End Game: Curt Schilling and the Destruction of 38 Studios
Schilling set out to build the greatest video-game company the world had ever seen. Instead, 38 Studios exploded in his face. A look inside the chaos, arrogance, and mistakes that led to the loss of $75 million in taxpayer money.
As Schilling’s personal investment shot past $5 million, he knew he would need outside financing. Since the Red Sox hero was able to get meetings with just about anyone within the broadcast range of NESN, he and his executives met with potential investors practically every week for the company’s first three or four years.
Todd Dagres, a founder and general partner at Boston’s Spark Capital, one of the top tech venture capital firms in the country, trekked out to Maynard for a meeting. He says he was looking to invest in games, but admits that he was also excited to meet the bloody-sock hero.
Schilling gave him an office tour, clicked through PowerPoint slides, and delivered a passionate pitch. But Dagres says Schilling came off as overconfident, as though he didn’t understand what a huge bet he’d made with 38 Studios. Project Copernicus was going to require tons of cash, and if the game flopped, the company would go down with it. 38 Studios didn’t have “the ‘A’ team that I thought you’d want to see developing such a difficult game,” Dagres says. It lacked MMO development experience at the top. “Curt was not the CEO,” Dagres says, “but you could see he was quite involved and had a lot of control. I was a little nervous.” He also took note that the COO was Schilling’s relative.
Then there was the issue of equity. Dagres says that Spark Capital likes to get 20 percent of a company it invests in, but that Schilling’s offer was far too small. Schilling denies that he hoarded equity, but multiple sources say that, because he was funding the whole enterprise, he guarded it jealously.
“He was very forthcoming to tell you how much of his own money he put in,” Dagres recalls. Schilling tells me that he considered that kind of disclosure a selling point: “I assumed that they would look at it as, ‘If he’s this far in, it’s not going to fail. He’s not going to let this thing fail.'” Instead, Dagres was shocked that Schilling was plunging so much into such a risky venture. The VC left with his checkbook firmly closed.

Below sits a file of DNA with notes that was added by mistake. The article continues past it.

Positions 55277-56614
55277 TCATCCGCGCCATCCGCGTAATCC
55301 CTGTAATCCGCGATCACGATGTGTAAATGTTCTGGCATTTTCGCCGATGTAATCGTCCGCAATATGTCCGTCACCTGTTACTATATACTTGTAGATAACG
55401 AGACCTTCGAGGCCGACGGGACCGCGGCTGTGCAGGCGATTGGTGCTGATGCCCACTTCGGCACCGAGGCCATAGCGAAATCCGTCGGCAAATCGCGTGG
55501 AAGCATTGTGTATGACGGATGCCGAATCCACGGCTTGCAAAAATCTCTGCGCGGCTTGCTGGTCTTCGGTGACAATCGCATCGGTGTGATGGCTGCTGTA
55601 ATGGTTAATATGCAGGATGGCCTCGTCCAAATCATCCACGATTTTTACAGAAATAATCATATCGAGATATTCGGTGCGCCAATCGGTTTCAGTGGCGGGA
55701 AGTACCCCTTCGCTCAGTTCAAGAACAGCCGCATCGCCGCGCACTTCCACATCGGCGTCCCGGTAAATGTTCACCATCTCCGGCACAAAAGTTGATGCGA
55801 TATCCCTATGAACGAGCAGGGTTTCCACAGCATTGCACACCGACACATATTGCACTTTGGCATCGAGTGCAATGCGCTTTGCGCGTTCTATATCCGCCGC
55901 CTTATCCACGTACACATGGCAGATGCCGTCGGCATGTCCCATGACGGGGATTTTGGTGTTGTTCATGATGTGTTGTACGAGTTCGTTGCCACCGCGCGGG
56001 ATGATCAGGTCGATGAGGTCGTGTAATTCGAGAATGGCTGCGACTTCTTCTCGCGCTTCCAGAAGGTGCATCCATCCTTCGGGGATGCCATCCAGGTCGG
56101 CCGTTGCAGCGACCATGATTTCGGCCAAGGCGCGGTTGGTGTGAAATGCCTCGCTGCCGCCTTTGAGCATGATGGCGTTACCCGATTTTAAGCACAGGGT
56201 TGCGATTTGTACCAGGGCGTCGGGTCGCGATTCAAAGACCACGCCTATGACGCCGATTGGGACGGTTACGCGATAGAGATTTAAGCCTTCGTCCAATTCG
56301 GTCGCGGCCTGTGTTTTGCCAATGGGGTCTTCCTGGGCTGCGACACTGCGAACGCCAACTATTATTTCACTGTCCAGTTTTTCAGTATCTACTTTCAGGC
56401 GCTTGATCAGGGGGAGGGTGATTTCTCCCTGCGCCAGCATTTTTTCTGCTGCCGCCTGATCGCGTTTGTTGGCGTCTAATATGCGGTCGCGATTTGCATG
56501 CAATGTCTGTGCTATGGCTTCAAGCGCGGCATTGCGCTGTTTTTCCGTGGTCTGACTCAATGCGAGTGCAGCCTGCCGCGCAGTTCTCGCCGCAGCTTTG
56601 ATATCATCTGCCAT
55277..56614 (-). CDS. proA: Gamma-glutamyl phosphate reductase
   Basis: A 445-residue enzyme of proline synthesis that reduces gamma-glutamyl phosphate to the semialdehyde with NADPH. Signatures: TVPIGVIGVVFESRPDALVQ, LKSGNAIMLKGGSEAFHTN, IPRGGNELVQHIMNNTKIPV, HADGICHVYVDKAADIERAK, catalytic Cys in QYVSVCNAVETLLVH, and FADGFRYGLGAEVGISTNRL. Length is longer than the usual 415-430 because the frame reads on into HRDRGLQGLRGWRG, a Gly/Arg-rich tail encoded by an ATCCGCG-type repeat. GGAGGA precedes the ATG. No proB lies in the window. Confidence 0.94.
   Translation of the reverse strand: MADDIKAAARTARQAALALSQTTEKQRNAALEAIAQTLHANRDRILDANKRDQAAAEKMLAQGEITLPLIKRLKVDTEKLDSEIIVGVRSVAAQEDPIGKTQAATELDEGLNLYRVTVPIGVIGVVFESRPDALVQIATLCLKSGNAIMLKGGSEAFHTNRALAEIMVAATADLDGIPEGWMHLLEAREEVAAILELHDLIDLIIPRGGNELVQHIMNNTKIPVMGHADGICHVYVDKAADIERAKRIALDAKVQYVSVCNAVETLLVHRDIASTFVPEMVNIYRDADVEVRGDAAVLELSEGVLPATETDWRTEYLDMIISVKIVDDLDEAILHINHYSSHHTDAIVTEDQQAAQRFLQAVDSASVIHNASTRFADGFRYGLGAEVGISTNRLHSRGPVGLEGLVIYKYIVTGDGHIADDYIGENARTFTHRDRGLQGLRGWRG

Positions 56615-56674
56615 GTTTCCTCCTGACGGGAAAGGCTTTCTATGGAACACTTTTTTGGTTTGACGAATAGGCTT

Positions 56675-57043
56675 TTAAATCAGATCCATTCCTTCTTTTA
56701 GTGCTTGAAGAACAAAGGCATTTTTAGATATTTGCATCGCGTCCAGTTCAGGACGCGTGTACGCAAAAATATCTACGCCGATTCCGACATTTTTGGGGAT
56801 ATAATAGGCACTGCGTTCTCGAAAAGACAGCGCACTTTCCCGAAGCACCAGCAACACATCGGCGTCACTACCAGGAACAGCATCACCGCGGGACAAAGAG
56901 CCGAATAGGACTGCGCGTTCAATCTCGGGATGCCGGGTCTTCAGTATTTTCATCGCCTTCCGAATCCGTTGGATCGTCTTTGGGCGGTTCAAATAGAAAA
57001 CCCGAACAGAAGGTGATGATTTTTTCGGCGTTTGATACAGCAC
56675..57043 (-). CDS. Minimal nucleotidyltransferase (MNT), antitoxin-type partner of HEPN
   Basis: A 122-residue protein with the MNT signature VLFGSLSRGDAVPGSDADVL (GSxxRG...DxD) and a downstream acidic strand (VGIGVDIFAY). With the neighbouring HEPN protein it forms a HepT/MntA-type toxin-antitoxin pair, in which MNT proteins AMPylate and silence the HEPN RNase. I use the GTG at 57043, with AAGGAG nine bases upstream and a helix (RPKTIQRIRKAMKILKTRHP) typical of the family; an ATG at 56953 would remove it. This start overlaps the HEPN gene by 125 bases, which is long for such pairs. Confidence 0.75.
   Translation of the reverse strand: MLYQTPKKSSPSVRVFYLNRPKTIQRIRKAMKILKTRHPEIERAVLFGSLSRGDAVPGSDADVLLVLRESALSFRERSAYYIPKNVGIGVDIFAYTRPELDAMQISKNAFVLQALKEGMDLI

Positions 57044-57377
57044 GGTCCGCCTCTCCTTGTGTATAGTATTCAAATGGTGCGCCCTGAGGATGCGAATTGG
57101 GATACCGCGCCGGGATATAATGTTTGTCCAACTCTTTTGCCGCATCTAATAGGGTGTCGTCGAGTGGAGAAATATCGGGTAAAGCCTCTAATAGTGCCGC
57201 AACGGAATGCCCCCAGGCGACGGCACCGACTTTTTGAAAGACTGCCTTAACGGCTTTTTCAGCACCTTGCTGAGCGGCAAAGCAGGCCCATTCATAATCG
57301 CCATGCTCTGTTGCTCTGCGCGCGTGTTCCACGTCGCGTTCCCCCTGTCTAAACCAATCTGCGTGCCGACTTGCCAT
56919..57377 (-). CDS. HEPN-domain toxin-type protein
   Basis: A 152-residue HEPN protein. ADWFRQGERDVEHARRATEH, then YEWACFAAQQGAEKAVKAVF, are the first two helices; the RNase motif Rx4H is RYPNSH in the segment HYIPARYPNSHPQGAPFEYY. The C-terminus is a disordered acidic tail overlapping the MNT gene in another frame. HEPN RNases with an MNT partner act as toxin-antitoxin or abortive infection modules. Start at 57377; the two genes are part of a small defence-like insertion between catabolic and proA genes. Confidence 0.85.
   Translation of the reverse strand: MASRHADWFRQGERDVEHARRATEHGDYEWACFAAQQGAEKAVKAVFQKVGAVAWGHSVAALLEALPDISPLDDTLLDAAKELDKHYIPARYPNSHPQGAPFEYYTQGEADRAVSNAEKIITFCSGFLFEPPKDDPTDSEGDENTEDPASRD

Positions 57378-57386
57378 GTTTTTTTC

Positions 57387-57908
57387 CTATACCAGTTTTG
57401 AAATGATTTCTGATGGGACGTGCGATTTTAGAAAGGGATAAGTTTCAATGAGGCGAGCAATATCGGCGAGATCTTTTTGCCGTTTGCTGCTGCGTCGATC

Time and again, though, Schilling emerged from meetings like this one thinking he’d hit a home run. “There was never a single one that he didn’t walk out of saying he absolutely killed it,” says a former employee who attended a number of investor meetings. But over and over, there was no investment. Still, Schilling remained optimistic. “Curt sincerely believed that Copernicus was the best thing since sliced bread,” the former employee says. He “could not imagine a scenario where other people would not see the same potential he did. His attitude is always, This is gonna happen, the deal is going to close.”
“Absolutely,” Schilling tells me when I run that quote by him. “And that’s the way I’m built. I think it’s one of the reasons I was able to do what I did playing baseball. And it’s not fake. I’ve been around situations where you can make people believe something they don’t believe.”
Perhaps, but no investors seemed to be believing — and as they continued to pass, sources say, Schilling and Close, the CEO, began clashing over the equity issue. Meanwhile, Jen MacLean, the VP of business development, was pushing 38 Studios to buy a Maryland video-game outfit called Big Huge Games, which was available for cheap. The deal closed in May 2009, giving 38 Studios 70 new employees. Three months later, Schilling fired Close and appointed MacLean CEO.
Hanging over everything, though, was the fact that there was no new money coming in. As the calendar raced toward 2010 — Schilling’s original deadline — Project Copernicus remained years away from completion. If Schilling wasn’t able to track down money soon, the studio would be doomed. He needed a savior, and was convinced that if he worked hard enough, he’d find one.